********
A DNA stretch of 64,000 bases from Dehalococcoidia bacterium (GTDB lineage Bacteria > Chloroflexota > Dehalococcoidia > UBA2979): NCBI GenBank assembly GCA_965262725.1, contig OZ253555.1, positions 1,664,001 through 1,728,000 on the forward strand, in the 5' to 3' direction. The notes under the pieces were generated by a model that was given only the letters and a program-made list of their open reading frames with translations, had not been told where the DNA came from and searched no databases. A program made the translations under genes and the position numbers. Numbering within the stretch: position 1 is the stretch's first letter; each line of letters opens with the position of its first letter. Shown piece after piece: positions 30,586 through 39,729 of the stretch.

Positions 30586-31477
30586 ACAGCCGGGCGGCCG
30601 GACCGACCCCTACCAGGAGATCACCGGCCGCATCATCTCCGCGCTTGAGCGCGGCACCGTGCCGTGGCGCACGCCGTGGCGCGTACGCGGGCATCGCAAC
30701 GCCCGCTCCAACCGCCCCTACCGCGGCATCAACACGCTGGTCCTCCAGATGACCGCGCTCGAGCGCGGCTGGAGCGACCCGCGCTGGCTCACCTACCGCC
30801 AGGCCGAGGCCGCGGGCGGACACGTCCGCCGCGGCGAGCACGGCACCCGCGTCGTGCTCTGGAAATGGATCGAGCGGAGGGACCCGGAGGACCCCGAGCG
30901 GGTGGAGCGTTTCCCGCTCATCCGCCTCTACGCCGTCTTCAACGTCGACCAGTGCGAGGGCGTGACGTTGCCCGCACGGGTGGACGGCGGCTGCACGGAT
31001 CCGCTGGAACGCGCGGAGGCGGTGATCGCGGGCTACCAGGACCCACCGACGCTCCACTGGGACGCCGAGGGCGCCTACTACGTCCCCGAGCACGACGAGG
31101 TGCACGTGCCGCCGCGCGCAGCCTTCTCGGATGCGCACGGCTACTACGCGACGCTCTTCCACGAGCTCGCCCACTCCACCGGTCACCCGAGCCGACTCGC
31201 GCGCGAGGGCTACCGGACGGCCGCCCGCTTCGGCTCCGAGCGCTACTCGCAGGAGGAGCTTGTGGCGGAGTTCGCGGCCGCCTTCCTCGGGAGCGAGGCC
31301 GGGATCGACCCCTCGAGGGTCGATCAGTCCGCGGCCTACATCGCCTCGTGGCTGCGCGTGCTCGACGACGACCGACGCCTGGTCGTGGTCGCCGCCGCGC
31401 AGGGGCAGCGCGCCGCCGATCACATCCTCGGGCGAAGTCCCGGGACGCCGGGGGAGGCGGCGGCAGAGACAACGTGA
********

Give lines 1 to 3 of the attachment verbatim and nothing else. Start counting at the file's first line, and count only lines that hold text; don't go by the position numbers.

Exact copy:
A DNA stretch of 64,000 bases from Dehalococcoidia bacterium (GTDB lineage Bacteria > Chloroflexota > Dehalococcoidia > UBA2979): NCBI GenBank assembly GCA_965262725.1, contig OZ253555.1, positions 1,664,001 through 1,728,000 on the forward strand, in the 5' to 3' direction. The notes under the pieces were generated by a model that was given only the letters and a program-made list of their open reading frames with translations, had not been told where the DNA came from and searched no databases. A program made the translations under genes and the position numbers. Numbering within the stretch: position 1 is the stretch's first letter; each line of letters opens with the position of its first letter. Shown piece after piece: positions 30,586 through 39,729 of the stretch.

Positions 30586-31477
30586 ACAGCCGGGCGGCCG